President Obama's last-minute decision to postpone his homecoming to Indonesia and a trip to Australia expands the list of friendly countries--which include France, the U.K. and most of Eastern Europe--that have received a presidential snub. Yet in putting off his Australia trip, Obama will also miss an opportunity to commune with the politician whom he most closely resembles. read more »
Latching onto Kevin Rudd’s call for “a big Australia” and forecasts that our population will grow by 60 per cent to 35 million in 2050, urban planners are ramping up their war against suburbia. In paper after paper, academics across the country have been pushing the same line. Climate change, peak oil and the financial crisis mean we can’t go on driving and borrowing for low-density housing. read more »
For more than one-third of a century Jerry Brown has proved one of the most interesting and original figures in American politics--and the 71-year-old former wunderkind might be back in office in 2010. If he indeed wins California's gubernatorial election, the results could range from somewhat positive to positively disastrous. read more »
The rapid decline in public support for Democrats and President Obama represents one of the most breathtaking political collapses in modern times. Little over a year from a huge electoral triumph, President Obama’s level of support has dropped from around 65% to under 50%. The Democrats in Congress, who held as much as a 10% edge over the Republicans last spring, are actually losing a “generic” vote.
Many Republicans and conservatives may think this represents a confirmation of their values. Yet in reality, the Democratic meltdown has less to do with belated admiration for the GOP—their support as a party remains at historically low levels—than a question of a massive disconnect between the people in power and the large, middle-class majority. read more »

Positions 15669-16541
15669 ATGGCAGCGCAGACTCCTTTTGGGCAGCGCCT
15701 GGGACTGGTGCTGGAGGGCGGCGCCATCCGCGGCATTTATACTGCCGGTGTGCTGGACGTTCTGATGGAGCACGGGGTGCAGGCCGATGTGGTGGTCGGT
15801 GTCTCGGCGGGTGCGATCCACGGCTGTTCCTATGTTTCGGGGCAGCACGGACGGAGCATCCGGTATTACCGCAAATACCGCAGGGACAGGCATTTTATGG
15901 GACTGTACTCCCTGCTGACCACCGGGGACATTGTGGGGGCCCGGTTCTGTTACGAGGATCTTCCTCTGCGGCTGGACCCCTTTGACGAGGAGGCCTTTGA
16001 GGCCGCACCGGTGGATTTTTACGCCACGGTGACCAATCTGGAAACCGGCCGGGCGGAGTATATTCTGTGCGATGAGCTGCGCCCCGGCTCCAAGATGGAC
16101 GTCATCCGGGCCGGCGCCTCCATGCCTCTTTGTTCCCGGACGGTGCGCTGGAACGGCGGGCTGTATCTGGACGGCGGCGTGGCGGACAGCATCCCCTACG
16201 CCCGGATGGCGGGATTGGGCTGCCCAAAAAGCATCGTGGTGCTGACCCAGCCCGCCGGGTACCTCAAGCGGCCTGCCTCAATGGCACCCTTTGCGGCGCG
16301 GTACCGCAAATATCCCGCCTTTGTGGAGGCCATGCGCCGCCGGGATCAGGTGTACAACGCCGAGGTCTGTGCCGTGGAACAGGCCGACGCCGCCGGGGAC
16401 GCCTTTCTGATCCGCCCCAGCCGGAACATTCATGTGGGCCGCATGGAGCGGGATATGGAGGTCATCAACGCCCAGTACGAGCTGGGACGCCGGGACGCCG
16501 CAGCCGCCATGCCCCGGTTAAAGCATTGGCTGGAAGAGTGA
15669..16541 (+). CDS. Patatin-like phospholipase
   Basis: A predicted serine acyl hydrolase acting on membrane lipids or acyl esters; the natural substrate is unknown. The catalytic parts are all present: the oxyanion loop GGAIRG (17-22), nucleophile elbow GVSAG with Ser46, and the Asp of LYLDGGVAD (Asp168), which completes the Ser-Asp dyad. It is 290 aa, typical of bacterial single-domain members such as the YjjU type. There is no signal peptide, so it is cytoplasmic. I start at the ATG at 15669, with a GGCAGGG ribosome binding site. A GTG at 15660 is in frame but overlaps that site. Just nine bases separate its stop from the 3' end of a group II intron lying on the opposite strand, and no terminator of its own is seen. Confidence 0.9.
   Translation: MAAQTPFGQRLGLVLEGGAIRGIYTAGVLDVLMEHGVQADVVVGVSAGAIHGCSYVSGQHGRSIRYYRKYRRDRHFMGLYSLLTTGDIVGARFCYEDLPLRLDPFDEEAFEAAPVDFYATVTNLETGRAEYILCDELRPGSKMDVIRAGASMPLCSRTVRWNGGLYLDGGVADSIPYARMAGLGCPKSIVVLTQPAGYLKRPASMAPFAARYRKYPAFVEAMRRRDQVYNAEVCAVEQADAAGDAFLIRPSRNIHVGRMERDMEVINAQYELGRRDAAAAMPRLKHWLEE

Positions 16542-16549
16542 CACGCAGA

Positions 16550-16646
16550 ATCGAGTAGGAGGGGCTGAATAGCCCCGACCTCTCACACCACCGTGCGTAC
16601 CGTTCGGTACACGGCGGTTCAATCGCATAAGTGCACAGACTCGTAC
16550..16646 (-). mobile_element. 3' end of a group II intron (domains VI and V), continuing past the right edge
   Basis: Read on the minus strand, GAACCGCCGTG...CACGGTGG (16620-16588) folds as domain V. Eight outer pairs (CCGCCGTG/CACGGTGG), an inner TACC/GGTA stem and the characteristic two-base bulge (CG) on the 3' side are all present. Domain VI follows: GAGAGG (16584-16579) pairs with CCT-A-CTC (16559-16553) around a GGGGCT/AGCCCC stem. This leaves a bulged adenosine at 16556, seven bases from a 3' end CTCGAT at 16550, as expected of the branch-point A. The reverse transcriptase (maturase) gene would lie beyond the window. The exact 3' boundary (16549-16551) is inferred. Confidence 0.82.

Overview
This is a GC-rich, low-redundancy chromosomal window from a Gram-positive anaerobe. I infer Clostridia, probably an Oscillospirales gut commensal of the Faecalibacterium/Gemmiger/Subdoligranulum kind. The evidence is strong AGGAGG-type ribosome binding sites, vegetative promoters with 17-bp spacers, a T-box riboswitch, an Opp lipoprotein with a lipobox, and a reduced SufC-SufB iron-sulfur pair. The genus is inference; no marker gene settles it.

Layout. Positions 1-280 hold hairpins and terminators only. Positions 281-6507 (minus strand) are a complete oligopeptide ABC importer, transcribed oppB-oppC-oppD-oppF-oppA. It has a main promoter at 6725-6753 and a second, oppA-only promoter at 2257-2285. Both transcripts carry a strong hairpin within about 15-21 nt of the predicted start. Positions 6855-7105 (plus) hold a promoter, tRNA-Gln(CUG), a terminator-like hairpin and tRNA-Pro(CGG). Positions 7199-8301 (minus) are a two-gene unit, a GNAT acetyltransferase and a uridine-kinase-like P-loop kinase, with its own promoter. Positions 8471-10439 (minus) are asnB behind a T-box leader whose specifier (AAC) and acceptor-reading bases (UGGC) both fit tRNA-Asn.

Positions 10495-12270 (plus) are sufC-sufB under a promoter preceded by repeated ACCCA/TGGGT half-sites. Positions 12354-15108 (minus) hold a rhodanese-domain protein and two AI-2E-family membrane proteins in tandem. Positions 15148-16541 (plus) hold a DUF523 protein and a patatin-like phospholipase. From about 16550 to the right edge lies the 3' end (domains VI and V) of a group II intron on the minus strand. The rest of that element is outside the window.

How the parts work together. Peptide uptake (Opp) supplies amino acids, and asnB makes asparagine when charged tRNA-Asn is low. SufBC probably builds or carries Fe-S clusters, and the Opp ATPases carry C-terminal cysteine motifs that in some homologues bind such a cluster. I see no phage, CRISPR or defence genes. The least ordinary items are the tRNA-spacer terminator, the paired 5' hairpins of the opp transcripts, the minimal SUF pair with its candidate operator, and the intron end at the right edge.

In this era of tea-partying revolutionary-era dress-ups, one usually associates secessionism with the far right. But if things turn sour for the present majority in Washington, you should expect a whole new wave of separatism to emerge on the greenish left coast.
In 1975 Ernest Callenbach, an author based in Berkeley, Calif., published a sci-fi novel about enviro-secessionists called Ecotopia; a prequel, Ecotopia Rising, came out in 1981. These two books, which have acquired something of a cult following, chronicle--largely approvingly--the emergence of a future green nation along the country's northwest coast. read more »
‘How shall we live?’ is a question that naturally concerns architects, planners, community representatives and all of us. It is a question that turns on the density of human settlements, the use of resources and the growing division of labour. read more »
Gentry liberalism, so hot just a year ago, is now in full retreat, a victim of its hypocrisy and fundamental contradictions. Its collapse threatens the coherence of President Barack Obama's message as he prepares for his State of the Union speech on Wednesday. read more »
The Virginia Department of Transportation does not like cul-de-sacs. You know, those little circles that suburban home dwellers worship so much and pay a premium to be located on? Under its regulations, all new subdivisions must have only through streets. Essentially, no more cul-de-sacs. Getting rid of these desirable dead-ends, according to the DOT, will improve safety and accessibility for emergency vehicles. read more »
By Richard Reep
Florida’s era of hard times continues. Last week we held a "Jobs Summit " here in Orlando but heard little but self-congratulation by politicians like Governor Charlie Crist. He praised the Legislature’s budget cuts but had little to claim when it came to reviving the economy. read more »
In this high-tech information age few look to the most basic industries as sources of national economic power. Yet no sector in America is better positioned for the future than agriculture--if we allow it to reach its potential.
Like manufacturers and homebuilders before them, farmers have found themselves in the crosshairs of urban aesthetes and green activists who hope to impose their own Utopian vision of agriculture. This vision includes shutting down large-scale scientifically run farms and replacing them with small organic homesteads and urban gardens. read more »